Peter and Sue Cullimore’s Georgian home in the Montpelier area of Bristol was shortlisted for the TV history programme ‘A House Through Time’.  The BBC eventually chose a rival property near the city centre for its new four-part series in Bristol.

But despite narrowly missing out, the couple were inspired to become house history detectives themselves and then write a book about their experience. Peter and Sue re-discovered an assortment of amazing and colourful characters who’ve lived at 60 Fairfield Road over the centuries before them.

These include: a shady French aristocrat whose parents were guillotined in the Revolution; a Quaker philanthropist who twice married into slave-owning local families; an aptly named brewer, Jacob Crook, who tried to sell 60 Fairfield Road when he wasn’t the owner; the Phippen sisters, who ran early schools in Bristol for destitute girls; and a present-day mover and shaker in the city, Penny Gane, who chairs Bristol Women’s Voice.

The book, entitled ‘Saints, Crooks and Slavers’, combines the history with a step-by-step guide for readers on how to research past residents of their own home. There are tips at the end of each chapter on using property deeds, family ancestry websites, Censuses and other sources available to the public.

Peter, a retired TV journalist who worked for Radio Bristol back in the 1980s, admits it’s been a steep learning curve for him and Sue. She is a former senior lecturer in Education at the University of the West of England and compiled the research tips with advice from staff at Bristol Archives.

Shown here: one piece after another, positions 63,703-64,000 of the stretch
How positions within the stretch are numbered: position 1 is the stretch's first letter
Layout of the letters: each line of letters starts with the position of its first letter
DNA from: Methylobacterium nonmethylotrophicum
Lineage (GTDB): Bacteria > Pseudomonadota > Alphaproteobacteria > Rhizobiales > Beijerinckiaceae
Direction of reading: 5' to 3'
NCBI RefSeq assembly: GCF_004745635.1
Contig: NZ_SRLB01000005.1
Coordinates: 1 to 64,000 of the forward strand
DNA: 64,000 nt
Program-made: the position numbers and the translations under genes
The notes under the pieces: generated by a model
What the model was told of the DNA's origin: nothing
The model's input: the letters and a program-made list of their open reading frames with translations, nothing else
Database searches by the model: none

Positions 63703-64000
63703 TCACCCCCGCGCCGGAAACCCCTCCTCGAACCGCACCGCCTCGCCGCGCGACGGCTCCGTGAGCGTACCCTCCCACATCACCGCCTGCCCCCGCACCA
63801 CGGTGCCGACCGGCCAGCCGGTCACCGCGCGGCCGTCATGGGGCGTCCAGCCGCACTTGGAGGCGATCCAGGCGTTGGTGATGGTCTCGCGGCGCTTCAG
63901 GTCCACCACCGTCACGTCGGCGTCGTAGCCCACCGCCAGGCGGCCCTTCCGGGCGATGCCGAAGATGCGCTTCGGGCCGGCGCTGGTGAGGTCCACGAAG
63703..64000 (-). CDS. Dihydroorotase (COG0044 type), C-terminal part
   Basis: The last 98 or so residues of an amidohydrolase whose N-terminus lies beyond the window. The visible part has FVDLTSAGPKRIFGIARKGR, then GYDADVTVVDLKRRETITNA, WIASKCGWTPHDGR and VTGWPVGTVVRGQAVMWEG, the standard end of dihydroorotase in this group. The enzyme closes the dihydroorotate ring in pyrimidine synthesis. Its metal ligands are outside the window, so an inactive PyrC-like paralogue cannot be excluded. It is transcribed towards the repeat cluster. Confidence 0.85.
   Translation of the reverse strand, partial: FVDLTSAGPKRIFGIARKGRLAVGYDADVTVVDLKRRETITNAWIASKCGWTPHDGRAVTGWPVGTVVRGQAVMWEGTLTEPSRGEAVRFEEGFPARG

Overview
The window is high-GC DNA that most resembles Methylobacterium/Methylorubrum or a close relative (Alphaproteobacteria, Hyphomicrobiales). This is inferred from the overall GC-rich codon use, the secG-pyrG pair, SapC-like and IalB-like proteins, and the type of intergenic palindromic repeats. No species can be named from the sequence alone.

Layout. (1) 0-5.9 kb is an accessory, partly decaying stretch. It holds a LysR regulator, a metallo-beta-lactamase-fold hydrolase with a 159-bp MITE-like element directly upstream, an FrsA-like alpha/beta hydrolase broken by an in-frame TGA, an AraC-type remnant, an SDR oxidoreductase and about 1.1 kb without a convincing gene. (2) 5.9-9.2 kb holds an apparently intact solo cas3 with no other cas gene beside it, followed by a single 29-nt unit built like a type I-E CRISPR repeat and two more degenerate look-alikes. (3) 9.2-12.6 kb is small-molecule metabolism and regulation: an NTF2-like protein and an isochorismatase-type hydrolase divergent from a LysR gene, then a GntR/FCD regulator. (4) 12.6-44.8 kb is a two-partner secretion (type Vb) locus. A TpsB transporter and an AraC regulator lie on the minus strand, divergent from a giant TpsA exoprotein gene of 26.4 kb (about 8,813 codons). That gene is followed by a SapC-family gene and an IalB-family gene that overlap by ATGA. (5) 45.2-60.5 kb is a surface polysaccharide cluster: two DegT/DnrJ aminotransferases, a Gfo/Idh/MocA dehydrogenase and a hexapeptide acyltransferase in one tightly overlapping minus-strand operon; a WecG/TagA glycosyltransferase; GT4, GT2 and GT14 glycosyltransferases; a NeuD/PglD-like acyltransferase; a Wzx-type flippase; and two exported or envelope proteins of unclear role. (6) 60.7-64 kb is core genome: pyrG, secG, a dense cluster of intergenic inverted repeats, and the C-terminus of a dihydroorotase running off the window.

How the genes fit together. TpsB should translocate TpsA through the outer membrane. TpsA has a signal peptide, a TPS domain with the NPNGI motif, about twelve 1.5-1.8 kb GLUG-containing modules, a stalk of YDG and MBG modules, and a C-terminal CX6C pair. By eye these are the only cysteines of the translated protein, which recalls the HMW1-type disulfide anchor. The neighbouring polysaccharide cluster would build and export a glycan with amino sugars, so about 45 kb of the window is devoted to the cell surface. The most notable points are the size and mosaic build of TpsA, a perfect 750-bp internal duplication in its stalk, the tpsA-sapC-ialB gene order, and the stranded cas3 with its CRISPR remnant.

Peter said: “We’ve been living here for over 30 years. But just because you own or rent a house doesn’t suddenly make you an expert on its history and past residents. Yet it’s amazing what you can pick up very quickly if you put your mind to it, and with a little help from friends.”

He added: “House history detective work is time-consuming, quite addictive and can drive your family mad. But it’s the most fun I’ve ever had on a laptop!

“We hope our experience will encourage many others to delve into the secrets of their own house through time.”

‘Saints, Crooks & Slavers’ (ISBN 9781909446243) is lavishly illustrated with photos and historical maps. Published by Bristol Books it costs £12 and is available directly from Peter and Sue Cullimore by emailing petercullimore@blueyonder.co.uk or online at www.bristolbooks.org.

The book is also available from Max Minerva’s Bookshop in Westbury Park and Better Food’s outlets in St Werburgh’s, Whiteladies Road and Wapping Wharf. It will also be available to buy at Bristol Archives when it reopens later in the summer.

 

Mike Davies
Author: Mike Davies